Kentucky coach John Calipari has made a lot of enemies on his way to perhaps the best coaching job in college basketball. For years, you could have counted former Temple coach John Chaney among that group.
The first public sign of bad blood came in 1990, when Chaney’s Owls held on for an 83-82 triple-overtime victory over Calipari’s UMass Minutemen. Chaney shoved Calipari as the two were trying to talk to referees with 3:44 left in regulation and the score tied at 64-64 in that contest, according to this Philadelphia Inquirer game story.
The newspaper said that the beef stemmed from the officials’ deference to a timer who negated a basket by Temple after it was determined that the shot clock had expired.
The most-famous standoff came in 1994, again with game referees as antagonists, when Calipari ripped into the refs as they were coming off the floor. According to most reports, Chaney was upset that Calipari had been given a longer leash with the refs and A-10 commissioner Ron Bertovich than he had.
So after completing his portion of the press conference and leaving the scene, Chaney returned to crash Calipari’s time on the podium in a memorable confrontation that’s replayed often in reference to all-time coaching tirades.
Chaney had to be held back by coaches, players and security as he screamed toward Calipari, “I’ll kill you! You remember that! When I see you, I’m going to kick your a**.”
It seemed as though the feud had been long boiling. The Memphis Commercial Appeal in 2008 described Calipari’s recruiting in Philadelphia as a Pitt assistant that may have infringed on Chaney’s Philadelphia territory and the general ascent of UMass – one of the doormat programs in Division I basketball before Calipari’s arrival – in the Atlantic 10.
The aforementioned Commercial Appeal references were part of a larger piece on Calipari’s feuds with other coaches, including Louisville’s Rick Pitino, Connecticut’s Jim Calhoun and St. Joseph’s Phil Martelli.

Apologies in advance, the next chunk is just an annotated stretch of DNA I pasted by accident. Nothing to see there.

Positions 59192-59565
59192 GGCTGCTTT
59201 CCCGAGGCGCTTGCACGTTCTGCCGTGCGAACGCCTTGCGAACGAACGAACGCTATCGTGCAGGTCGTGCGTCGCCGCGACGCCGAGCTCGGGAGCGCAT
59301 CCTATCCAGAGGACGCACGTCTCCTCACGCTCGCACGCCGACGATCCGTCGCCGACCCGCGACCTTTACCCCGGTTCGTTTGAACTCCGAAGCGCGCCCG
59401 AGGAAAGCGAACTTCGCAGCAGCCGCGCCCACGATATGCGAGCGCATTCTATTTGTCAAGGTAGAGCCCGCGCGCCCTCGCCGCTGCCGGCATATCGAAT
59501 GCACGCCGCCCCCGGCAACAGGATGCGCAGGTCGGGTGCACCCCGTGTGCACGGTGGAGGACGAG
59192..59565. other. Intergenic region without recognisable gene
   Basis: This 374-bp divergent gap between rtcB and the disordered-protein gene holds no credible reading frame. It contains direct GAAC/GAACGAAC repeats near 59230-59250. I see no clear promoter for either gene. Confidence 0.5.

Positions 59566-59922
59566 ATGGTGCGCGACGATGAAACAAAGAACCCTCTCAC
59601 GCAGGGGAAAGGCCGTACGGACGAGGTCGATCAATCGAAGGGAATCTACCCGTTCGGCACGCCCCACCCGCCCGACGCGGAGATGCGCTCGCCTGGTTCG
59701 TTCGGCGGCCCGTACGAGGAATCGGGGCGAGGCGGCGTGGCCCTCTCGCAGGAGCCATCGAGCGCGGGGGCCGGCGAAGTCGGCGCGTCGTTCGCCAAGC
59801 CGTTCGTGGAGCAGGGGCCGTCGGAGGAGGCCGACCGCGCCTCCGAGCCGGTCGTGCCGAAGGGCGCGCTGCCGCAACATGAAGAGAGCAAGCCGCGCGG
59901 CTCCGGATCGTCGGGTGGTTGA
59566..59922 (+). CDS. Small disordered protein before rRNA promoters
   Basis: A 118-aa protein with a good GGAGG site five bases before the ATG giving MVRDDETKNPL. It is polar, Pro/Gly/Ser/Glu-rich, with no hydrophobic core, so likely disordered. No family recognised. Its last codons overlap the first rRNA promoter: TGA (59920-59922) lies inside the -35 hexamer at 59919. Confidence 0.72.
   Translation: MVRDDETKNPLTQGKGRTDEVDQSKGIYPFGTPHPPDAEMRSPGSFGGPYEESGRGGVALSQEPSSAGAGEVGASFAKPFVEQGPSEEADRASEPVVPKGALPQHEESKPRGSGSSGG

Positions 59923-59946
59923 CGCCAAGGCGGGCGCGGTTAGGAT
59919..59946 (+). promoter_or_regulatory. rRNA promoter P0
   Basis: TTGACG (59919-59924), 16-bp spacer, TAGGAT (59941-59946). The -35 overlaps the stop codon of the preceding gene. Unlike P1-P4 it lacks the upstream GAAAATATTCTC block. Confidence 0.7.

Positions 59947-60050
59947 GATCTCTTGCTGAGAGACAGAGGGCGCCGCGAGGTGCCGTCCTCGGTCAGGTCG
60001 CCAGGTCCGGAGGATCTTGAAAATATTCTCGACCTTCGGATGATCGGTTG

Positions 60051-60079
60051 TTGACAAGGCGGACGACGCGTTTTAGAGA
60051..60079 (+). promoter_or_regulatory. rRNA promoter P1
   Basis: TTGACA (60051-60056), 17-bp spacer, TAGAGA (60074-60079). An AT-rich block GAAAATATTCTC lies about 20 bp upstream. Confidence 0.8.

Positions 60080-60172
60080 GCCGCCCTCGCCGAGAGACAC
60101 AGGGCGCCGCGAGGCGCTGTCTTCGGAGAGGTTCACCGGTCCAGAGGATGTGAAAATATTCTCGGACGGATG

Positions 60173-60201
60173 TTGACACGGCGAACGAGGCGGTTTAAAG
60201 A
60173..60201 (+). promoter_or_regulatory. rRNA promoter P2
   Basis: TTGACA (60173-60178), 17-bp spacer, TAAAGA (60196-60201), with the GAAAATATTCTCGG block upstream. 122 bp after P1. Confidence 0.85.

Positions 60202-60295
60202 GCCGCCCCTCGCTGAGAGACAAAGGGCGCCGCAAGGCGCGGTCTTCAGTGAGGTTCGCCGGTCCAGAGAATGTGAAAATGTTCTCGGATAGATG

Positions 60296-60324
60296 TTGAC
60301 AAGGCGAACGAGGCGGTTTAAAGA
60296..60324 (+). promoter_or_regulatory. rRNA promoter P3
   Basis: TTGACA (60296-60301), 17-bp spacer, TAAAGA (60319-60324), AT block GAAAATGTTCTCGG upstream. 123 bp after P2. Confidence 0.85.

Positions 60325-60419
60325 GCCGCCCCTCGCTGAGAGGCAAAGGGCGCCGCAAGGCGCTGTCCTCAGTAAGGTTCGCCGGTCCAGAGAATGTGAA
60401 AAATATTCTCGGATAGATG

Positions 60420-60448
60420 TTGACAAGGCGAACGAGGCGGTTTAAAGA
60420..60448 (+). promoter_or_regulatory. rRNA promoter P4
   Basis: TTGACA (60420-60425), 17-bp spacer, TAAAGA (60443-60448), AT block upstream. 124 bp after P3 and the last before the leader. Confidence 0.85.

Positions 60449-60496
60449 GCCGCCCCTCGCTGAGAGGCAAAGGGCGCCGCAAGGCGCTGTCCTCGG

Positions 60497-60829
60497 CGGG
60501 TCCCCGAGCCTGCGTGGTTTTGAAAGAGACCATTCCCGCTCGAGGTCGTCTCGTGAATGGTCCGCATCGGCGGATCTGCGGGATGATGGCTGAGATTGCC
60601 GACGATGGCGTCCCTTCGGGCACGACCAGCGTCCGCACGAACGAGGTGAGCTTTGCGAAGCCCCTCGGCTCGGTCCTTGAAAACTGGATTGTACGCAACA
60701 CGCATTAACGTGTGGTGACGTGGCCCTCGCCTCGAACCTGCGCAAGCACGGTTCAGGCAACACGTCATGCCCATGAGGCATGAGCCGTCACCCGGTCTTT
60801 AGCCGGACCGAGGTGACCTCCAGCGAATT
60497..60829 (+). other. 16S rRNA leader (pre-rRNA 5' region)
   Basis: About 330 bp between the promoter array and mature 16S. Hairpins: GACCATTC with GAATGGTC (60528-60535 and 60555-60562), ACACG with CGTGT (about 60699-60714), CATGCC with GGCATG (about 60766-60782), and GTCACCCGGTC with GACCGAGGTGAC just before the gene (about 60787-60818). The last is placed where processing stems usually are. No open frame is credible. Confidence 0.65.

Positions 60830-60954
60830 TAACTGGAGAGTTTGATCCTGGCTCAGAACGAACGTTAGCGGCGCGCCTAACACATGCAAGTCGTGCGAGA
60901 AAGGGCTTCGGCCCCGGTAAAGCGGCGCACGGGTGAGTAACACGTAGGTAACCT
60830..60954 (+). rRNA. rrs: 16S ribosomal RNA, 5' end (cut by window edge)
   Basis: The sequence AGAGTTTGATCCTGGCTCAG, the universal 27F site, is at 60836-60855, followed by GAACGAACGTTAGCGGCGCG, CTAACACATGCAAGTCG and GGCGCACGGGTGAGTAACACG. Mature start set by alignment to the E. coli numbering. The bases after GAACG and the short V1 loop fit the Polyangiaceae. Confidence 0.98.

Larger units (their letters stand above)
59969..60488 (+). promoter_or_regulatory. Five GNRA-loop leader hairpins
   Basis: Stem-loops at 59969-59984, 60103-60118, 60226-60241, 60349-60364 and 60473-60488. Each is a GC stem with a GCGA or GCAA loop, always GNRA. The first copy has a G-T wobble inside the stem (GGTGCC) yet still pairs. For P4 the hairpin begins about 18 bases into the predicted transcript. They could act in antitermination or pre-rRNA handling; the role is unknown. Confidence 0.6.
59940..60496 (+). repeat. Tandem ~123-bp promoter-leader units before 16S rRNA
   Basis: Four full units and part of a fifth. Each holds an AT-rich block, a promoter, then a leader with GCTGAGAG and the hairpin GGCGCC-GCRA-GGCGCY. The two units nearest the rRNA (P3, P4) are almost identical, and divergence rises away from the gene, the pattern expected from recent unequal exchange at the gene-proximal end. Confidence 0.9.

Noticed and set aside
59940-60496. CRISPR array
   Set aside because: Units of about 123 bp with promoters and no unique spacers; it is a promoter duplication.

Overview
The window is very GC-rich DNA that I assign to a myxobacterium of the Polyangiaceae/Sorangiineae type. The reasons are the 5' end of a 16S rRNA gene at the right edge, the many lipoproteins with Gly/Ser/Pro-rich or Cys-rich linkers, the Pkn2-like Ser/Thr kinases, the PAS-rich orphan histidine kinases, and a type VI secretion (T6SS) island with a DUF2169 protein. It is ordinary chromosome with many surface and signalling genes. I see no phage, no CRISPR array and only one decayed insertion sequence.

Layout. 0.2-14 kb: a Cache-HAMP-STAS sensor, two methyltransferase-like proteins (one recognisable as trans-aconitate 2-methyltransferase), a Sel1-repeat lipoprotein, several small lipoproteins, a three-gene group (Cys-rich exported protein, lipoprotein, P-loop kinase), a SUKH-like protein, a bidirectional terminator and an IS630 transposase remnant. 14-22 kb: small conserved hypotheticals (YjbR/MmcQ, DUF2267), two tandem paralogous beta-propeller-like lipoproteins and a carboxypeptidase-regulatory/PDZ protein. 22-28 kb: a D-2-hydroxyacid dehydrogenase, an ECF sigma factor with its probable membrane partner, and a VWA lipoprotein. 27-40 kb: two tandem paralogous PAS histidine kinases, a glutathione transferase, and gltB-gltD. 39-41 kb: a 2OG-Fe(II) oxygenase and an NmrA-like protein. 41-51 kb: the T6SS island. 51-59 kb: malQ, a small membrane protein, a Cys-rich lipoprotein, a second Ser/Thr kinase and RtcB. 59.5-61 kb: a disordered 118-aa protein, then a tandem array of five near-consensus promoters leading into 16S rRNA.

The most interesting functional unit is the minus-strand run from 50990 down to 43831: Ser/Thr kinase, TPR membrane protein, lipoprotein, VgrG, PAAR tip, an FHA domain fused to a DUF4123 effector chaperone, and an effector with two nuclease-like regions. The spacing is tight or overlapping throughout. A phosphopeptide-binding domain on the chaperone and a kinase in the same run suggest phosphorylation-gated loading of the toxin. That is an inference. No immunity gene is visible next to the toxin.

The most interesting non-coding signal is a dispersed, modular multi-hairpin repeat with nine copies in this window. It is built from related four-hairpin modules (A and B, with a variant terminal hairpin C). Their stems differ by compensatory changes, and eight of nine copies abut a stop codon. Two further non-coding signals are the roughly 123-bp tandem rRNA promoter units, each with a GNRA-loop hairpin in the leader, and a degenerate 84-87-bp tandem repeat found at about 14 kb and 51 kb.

By all accounts, Calipari remains disliked at least among part of the coaching fraternity, but he and Chaney have patched things up. There was the home-and-home series Temple and Memphis played while Chaney still was coaching and Calipari with the Tigers and, as the Commercial Appeal pointed out, a Calipari fundraiser for juvenile diabetes after the 1994 season at which Chaney appeared with his mouth taped shut and wearing handcuffs and joked about the pair’s confrontation.
A lengthy Sports Illustrated story from last year suggested that the two smoothed things over for good after they no longer faced off in the A-10. Calipari, who left UMass for the New Jersey Nets after the 1995-96 season, invited Chaney to a coaches retreat and sought to learn from him, according to SI.
“I admire him, and he knows that,” Chaney told SI, speaking of Calipari.
That sentiment isn’t shared by legendary former coach and current ESPN broadcaster Bob Knight, who once targeted Calipari as a scapegoat for what is wrong with college basketball – apparently referring to Calipari’s penchant for funneling one-and-done players through his programs.
Knight has been in hot water for refusing to say Kentucky’s name on the air while doing college basketball analysis for ESPN. He finally broke that silence by mentioning the school by its proper name Wednesday morning on ESPN radio.
As for Calipari, his Final Four appearance with UMass in 1996 and national runner-up with Memphis in 2008 have been vacated due to NCAA infractions. Calipari has never been directly implicated in either case, but it’s drawn the ire of fans and other coaches like Knight.
Will Knight one day have a change of heart about Calipari like Chaney has?
Don’t hold your breath.